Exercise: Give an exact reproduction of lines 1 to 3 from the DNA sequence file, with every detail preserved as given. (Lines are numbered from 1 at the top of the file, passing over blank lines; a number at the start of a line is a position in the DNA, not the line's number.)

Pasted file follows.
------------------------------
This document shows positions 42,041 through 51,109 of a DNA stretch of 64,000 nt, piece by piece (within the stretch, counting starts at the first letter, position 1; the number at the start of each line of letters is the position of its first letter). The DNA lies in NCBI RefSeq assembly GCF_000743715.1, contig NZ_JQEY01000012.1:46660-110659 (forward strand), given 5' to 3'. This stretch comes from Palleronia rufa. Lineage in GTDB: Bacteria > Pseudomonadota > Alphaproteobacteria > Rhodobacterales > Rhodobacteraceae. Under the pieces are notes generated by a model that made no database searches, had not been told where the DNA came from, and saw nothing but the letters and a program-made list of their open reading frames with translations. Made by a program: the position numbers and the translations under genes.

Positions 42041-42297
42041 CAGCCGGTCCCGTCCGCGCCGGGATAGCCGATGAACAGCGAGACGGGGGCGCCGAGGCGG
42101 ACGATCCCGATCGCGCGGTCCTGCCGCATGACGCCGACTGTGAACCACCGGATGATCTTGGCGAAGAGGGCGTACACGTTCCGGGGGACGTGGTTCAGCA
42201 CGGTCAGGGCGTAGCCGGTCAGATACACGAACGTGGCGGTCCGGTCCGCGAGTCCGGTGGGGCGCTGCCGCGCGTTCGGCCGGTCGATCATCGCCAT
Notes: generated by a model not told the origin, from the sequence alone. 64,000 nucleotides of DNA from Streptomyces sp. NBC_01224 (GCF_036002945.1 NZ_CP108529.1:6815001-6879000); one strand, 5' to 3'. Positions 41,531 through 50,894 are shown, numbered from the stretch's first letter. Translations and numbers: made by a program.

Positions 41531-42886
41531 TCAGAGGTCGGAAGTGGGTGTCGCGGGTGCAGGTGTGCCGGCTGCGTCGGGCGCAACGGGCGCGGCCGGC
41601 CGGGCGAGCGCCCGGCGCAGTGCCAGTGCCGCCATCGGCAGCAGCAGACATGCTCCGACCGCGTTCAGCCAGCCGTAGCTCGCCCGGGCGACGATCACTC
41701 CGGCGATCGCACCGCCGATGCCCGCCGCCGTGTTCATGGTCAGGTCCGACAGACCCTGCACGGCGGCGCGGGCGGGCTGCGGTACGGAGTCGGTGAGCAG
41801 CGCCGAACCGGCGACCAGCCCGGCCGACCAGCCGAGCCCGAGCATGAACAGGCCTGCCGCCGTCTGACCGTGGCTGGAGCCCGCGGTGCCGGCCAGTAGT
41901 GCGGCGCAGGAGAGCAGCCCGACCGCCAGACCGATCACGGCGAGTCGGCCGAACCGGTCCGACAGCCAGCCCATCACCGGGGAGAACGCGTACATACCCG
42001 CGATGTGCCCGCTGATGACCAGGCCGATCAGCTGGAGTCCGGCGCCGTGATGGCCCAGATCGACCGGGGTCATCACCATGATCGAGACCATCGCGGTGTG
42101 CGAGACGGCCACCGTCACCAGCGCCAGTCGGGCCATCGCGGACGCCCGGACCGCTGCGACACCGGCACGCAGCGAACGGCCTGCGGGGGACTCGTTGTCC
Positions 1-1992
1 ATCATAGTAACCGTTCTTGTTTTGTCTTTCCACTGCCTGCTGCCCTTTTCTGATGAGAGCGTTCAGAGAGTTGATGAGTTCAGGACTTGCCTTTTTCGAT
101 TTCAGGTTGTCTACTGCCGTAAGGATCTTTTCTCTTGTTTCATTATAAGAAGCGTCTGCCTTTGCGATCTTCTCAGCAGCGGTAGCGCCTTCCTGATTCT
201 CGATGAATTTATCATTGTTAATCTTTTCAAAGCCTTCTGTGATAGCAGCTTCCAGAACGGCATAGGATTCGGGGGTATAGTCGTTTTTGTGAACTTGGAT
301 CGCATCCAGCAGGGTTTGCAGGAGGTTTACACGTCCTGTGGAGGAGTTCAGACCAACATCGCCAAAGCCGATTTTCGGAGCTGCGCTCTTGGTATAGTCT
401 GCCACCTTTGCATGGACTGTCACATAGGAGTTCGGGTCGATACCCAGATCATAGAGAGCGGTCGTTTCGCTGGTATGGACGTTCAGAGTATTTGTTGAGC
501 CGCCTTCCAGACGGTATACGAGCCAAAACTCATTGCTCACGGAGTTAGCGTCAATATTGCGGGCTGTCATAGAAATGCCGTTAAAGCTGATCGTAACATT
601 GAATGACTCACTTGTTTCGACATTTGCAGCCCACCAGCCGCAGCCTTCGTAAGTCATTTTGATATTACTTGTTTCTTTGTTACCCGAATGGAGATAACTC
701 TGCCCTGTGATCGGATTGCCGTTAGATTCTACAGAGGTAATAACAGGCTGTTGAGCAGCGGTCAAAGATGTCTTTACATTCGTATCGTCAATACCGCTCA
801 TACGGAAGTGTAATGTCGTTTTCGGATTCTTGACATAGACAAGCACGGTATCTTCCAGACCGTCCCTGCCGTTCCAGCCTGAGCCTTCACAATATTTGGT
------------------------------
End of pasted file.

This document shows positions 42,041 through 51,109 of a DNA stretch of 64,000 nt, piece by piece (within the stretch, counting starts at the first letter, position 1; the number at the start of each line of letters is the position of its first letter). The DNA lies in NCBI RefSeq assembly GCF_000743715.1, contig NZ_JQEY01000012.1:46660-110659 (forward strand), given 5' to 3'. This stretch comes from Palleronia rufa. Lineage in GTDB: Bacteria > Pseudomonadota > Alphaproteobacteria > Rhodobacterales > Rhodobacteraceae. Under the pieces are notes generated by a model that made no database searches, had not been told where the DNA came from, and saw nothing but the letters and a program-made list of their open reading frames with translations. Made by a program: the position numbers and the translations under genes.

Positions 42041-42297
42041 CAGCCGGTCCCGTCCGCGCCGGGATAGCCGATGAACAGCGAGACGGGGGCGCCGAGGCGG